Tag Archives: strategy

Lack Of Planning On Your Part

Should not constitute an emergency on my part. I'm guessing you have heard this saying a time or two as well. But based on the actions of a couple of our clients, I'm guessing this saying has little meaning. Let me share a brief example. A medical device company has several products on the market in the U.S. and many other parts of the world. They are actively pursuing getting their products cleared all across the world. The company relies on distributors in the specific countries to take care of getting products registered. The company has no in-house regulatory or quality resources and has relied on us to serve in this capacity as a very part-time basis. And when I say very part-time basis, I mean that we help with regulatory issues somewhat after the fact. Let...

Should I Be Pushing My Client’s Buttons?

Let me set the stage a little bit first. The medical device client relies on a third party vendor to manufacture their device. The product is a reusable electronic device. If the device has issues at the end customer, the customer might contact the medical device company to troubleshoot and possibly send the product in for repairs. In recent months, the medical device company has been receiving about 5 devices per week in for repairs. The contract manufacturer went through some internal process changes and quickly got behind on the repairs. The medical device company began experiencing a great deal of frustration and angst while the backlog of repairs got bigger. Eventually, the contract manufacturer began to get back on top of the situation, reducing the backlog of repairs to almost zero. Now, there is...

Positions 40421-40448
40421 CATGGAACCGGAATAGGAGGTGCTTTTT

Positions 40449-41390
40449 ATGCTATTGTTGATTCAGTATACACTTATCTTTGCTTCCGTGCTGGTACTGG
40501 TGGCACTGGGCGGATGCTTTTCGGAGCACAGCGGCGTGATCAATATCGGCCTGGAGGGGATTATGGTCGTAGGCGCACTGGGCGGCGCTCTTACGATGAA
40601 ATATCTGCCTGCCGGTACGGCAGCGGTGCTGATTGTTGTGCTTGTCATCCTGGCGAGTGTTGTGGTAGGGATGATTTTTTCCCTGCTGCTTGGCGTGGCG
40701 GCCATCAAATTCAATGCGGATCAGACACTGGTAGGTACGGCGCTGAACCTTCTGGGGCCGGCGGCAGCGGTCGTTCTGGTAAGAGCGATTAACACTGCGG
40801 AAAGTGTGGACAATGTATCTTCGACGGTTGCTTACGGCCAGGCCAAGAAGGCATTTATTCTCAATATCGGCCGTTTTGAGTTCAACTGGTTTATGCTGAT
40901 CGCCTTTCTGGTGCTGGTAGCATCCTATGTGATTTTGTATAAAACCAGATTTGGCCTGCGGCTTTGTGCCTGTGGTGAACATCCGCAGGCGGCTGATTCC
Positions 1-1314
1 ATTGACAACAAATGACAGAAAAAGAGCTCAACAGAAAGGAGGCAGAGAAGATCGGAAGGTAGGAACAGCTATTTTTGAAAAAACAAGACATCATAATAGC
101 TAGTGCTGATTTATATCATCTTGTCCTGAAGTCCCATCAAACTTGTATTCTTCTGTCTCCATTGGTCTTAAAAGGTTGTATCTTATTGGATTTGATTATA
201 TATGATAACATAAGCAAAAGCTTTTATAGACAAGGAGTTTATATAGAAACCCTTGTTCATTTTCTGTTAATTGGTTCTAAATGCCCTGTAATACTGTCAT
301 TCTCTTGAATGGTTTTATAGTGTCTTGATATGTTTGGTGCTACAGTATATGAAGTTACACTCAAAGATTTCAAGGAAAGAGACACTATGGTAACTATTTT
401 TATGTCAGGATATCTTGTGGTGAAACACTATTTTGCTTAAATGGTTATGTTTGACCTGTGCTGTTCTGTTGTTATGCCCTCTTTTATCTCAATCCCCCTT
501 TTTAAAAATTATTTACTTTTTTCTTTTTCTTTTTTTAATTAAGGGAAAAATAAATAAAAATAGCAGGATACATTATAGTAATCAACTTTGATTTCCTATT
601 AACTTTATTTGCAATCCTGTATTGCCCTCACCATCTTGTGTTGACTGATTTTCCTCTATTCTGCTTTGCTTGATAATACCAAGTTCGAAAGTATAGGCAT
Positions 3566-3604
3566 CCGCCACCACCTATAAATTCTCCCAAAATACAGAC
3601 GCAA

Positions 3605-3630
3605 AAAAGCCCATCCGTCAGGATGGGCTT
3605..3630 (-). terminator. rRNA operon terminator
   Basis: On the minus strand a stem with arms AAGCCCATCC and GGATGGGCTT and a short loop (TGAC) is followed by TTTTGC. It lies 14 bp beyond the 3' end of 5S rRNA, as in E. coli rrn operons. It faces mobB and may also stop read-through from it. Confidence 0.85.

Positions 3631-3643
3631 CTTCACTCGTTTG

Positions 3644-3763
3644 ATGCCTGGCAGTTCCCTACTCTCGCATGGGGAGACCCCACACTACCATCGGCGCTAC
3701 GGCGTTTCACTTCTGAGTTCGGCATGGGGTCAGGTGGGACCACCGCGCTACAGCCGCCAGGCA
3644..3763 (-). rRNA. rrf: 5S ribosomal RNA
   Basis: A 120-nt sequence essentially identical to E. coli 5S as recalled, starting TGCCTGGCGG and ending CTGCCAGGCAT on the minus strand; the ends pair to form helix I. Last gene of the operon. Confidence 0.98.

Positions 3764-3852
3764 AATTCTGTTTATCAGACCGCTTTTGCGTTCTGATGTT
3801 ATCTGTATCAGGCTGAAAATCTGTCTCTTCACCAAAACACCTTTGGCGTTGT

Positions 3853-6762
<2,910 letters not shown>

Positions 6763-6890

Medical Device CEOs Should Stay Out of Limbo

A medical device CEO should establish a sound business strategy and communicate the vision for their organization (yes, this is true of any CEO). Being strategic, establishing a clear vision, and communicating throughout the organization is tough. And from my experience, very few medical device CEOs have this ability. Most medical device CEOs operate in a state of limbo. We have experienced this first hand with a couple of clients. In one particular case, the CEO was highly critical of third party vendors on meeting timeline, deliverables, and expectations. However, he did not provide the same sort of vigor with internal resources and employees. The CEO was being very wishy washy. Saying one thing, yet often doing another. This sent mixed messages. The employees seemed to have a free ride and were seldom held...